All of the students are engaged in one of those rare moments in high school when you are really mulling over information that strikes a chord – and you really want to figure it out. The students debate on whether where you come from and the circumstances you are born into effect your opportunities, in essence, effect your American Dream.
Natalie blows me away in the way she handles this classroom experience. She facilitates the students to debate, draw their own conclusions, and come into their own understanding, many for the first time, about social class and opportunity.
Natalie could sense some students were really troubled by this statistic, and seemed to be wondering if they would really be able to succeed, or if their background already doomed them, no matter how hard they tried. The conversation evolves into the statistics of success if grow up with only one parent. Natalie could obviously relate.
“[Knowing my son will only grow up with one parent] doesn’t scare me and it certainly does not make me believe that my son will be a low achiever. I think statistics are just that – statistics. Numbers that represent a student that someone performed on a group of people. But they certainly are not my destiny, nor are they yours. So if you come from a low-income house and you look at this article and it makes you mad or it makes you think that you are going to prove it wrong, that’s good. That’s amazing, actually. That means that you are already a step ahead of the game and that you probably will be a high achiever, despite what this article says about you. Because, remember, it’s not even talking about you, it’s talking about people like you. Only you can decide what you are going to do.”
This theme of how your circumstances – especially those you did not choose – affect your future is poignantly threaded throughout this book. And it made me think about you.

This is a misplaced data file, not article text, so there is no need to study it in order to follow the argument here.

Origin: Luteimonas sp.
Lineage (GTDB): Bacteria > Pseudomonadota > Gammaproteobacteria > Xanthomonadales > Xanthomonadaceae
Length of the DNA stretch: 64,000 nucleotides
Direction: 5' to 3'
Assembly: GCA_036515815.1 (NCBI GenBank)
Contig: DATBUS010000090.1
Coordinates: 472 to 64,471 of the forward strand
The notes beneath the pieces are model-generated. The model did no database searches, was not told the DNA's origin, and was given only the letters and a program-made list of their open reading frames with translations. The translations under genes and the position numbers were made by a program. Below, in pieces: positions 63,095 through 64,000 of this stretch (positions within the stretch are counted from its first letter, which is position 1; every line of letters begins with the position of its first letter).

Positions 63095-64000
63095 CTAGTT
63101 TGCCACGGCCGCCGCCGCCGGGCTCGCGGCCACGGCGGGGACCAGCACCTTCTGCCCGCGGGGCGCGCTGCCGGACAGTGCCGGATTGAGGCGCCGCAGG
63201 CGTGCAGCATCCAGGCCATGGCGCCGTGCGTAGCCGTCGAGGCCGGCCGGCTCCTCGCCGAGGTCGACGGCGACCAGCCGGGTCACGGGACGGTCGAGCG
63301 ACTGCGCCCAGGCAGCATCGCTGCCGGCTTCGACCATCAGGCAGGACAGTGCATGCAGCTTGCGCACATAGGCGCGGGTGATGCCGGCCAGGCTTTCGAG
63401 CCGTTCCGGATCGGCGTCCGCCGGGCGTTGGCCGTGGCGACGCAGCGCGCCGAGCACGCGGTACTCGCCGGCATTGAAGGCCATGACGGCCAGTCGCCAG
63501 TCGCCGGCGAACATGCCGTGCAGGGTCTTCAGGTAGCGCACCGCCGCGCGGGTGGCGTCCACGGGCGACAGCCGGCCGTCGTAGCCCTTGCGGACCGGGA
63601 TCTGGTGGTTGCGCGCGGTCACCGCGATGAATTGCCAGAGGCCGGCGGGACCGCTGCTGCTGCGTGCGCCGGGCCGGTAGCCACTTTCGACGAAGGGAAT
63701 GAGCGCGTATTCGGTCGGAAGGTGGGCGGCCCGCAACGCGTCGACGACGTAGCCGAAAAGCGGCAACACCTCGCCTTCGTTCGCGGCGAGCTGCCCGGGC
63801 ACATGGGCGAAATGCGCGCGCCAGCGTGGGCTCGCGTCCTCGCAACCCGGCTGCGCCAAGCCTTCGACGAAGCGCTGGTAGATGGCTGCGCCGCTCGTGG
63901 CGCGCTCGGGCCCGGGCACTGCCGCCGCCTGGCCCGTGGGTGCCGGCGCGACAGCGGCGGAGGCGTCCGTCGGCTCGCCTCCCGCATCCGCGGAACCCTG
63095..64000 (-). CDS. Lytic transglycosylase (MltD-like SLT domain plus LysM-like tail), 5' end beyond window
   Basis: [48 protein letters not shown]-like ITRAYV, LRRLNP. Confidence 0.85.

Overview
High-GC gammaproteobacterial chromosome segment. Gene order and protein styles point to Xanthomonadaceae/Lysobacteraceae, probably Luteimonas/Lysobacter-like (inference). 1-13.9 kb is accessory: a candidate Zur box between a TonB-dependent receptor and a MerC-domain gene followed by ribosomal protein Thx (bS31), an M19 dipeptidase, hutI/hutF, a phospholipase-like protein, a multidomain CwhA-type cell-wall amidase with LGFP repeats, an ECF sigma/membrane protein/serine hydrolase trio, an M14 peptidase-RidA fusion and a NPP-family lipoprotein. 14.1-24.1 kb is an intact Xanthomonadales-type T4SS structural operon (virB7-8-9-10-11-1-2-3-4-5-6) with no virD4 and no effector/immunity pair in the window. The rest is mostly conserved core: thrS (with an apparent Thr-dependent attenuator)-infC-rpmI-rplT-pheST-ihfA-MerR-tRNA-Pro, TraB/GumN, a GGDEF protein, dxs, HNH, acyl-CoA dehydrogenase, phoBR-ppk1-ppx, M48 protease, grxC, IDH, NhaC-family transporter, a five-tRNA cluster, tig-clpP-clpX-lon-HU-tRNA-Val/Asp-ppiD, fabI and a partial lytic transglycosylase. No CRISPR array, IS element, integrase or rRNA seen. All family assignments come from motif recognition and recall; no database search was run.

Because as the tagline of this blog says, going to community college doesn’t mean you couldn’t get in anywhere else. The stigma is just wrong. Going to community college may mean you had some unfair circumstances stacked up against you. But going to community college means you’re still going. You’re still moving. And nothing is going to stop you.
That is what Natalie inspires in this book, and I highly recommend it.
In closing I have to leave you with two of my favorite quotes from the end of the book:
1 -“I’ve reached a place where I can say that grief is not about recovery or resolution or being fully healed. It’s about living without someone, but still embracing life. It’s about understanding that time is not as linear as we thought, but perhaps it’s more like laying pictures one on top of another” (p.305).
2- Natalie was an athlete. A year after her husband died she competed in a triathlon and, while running thought to herself, “I thought this part of me was dead. I am so happy to know it isn’t. I guess it was just dormant. And dormant and dead are two very different things” (p.301).
Never be afraid to unleash parts of you that time makes dormant. Never be afraid to defy the odds. And never underestimate the power of connecting with a brilliant book. There is nothing like it.
Taylor, N. (2012). Signs of life: a memoir. New York: Broadway Paperbacks.